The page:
Matthew 6:7-21, 25-34
(watch here: https://youtu.be/tvHQlce_8Vo)
7‘When you are praying, do not heap up empty phrases as the Gentiles do; for they think that they will be heard because of their many words. 8Do not be like them, for your Father knows what you need before you ask him.
9‘Pray then in this way:
Our Father in heaven,
hallowed be your name.
10 Your kingdom come.
Your will be done,
on earth as it is in heaven.
11 Give us this day our daily bread.
12 And forgive us our debts,
as we also have forgiven our debtors.
13 And do not bring us to the time of trial,
but rescue us from the evil one.
14For if you forgive others their trespasses, your heavenly Father will also forgive you; 15but if you do not forgive others, neither will your Father forgive your trespasses.
16‘And whenever you fast, do not look dismal, like the hypocrites, for they disfigure their faces so as to show others that they are fasting. Truly I tell you, they have received their reward. 17But when you fast, put oil on your head and wash your face, 18so that your fasting may be seen not by others but by your Father who is in secret; and your Father who sees in secret will reward you.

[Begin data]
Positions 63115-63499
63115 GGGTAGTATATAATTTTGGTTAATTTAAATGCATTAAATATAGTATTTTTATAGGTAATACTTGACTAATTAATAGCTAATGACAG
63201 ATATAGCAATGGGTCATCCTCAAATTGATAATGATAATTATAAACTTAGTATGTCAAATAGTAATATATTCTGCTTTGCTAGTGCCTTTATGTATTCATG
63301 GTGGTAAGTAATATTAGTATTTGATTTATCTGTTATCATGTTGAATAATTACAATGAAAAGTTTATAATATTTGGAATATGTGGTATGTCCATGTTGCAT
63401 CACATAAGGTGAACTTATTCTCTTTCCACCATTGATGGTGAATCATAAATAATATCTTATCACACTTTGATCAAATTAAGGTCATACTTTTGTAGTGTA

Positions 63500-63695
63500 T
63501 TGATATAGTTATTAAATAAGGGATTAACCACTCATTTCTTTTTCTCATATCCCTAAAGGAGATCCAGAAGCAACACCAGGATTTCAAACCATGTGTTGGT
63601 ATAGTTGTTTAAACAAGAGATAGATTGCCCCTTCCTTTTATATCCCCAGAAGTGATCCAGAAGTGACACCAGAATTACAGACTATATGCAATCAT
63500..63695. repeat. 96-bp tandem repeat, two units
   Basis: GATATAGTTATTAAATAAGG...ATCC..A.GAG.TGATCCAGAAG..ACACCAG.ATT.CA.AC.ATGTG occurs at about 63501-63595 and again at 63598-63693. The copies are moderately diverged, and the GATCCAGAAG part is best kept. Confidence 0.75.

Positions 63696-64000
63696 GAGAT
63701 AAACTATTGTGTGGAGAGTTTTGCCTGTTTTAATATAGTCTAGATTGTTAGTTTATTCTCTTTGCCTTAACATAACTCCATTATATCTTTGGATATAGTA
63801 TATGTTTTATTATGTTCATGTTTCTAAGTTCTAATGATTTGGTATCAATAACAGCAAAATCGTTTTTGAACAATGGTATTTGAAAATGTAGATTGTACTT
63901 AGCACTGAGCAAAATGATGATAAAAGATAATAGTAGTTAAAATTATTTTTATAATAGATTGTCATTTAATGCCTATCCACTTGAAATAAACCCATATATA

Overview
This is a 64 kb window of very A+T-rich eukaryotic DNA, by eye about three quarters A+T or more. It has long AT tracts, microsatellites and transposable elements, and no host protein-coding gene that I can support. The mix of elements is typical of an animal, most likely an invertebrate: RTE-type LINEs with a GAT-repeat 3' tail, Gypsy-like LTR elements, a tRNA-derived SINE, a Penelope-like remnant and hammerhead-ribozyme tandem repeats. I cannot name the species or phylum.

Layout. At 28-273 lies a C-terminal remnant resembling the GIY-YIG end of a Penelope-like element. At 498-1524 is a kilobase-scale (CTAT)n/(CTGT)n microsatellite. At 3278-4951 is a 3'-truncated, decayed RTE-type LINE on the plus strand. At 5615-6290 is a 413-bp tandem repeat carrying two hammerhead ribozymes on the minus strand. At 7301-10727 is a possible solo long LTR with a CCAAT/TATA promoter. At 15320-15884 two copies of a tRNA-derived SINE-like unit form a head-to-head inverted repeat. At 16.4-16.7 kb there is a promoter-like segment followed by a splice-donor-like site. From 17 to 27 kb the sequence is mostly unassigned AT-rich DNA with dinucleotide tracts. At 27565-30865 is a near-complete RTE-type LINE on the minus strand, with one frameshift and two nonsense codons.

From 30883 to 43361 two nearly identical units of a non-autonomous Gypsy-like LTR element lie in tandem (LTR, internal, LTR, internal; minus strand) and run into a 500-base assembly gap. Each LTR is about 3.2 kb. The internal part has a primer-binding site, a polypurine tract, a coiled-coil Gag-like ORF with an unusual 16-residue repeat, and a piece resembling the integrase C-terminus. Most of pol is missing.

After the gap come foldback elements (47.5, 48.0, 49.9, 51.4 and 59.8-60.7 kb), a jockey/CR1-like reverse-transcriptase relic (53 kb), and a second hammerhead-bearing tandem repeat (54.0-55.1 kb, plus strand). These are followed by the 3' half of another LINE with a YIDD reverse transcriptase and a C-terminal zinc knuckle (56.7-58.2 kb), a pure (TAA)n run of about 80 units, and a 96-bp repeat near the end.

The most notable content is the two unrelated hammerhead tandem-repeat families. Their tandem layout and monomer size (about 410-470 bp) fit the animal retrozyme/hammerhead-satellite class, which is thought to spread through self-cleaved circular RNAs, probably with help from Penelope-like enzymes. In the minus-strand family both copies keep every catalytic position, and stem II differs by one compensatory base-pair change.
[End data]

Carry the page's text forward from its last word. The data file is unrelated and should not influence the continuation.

19‘Do not store up for yourselves treasures on earth, where moth and rust consume and where thieves break in and steal; 20but store up for yourselves treasures in heaven, where neither moth nor rust consumes and where thieves do not break in and steal. 21For where your treasure is, there your heart will be also.’
Our reading reminds me of the one about a woman who answered her front door and saw a little boy standing there holding a list. “Ma’am,” he explained, “I’m on a scavenger hunt, and I still need three grains of wheat, a pork-chop bone and a piece of used carbon paper to earn a dollar.” “Wow,” the woman replied. “Who sent you on such a challenging hunt?” “My babysitter’s boyfriend.”
It may seem like Jesus is not unlike that clever boyfriend who bought himself a little alone time with his girlfriend. Right in the middle of our reading, he appears to send us on a similarly difficult scavenger hunt: “do not store up for yourselves treasures in heaven…but store up for yourselves treasures in heaven.” He knows it is in our nature to want to store up treasures. Whether it’s because of pride or selfishness or jealousy or just plain fear, we want to gather belongings around ourselves. And if we’re not careful, those treasures will grow and grow and grow until they finally smother us. But sometimes we just can’t help ourselves. We need treasures around us to show for our labors. We need treasures to reflect how smart or strong or clever we are in this world. We are all in a fight to survive in this world and the rewards we receive along the way only seem to validate our fight. We need treasures to encourage us to fight longer and better. How else are we going to claim Paul’s affirmation, “I have fought the good fight, I have finished my course, I have kept the faith,”(2 Tim. 4:7) without treasures along the way?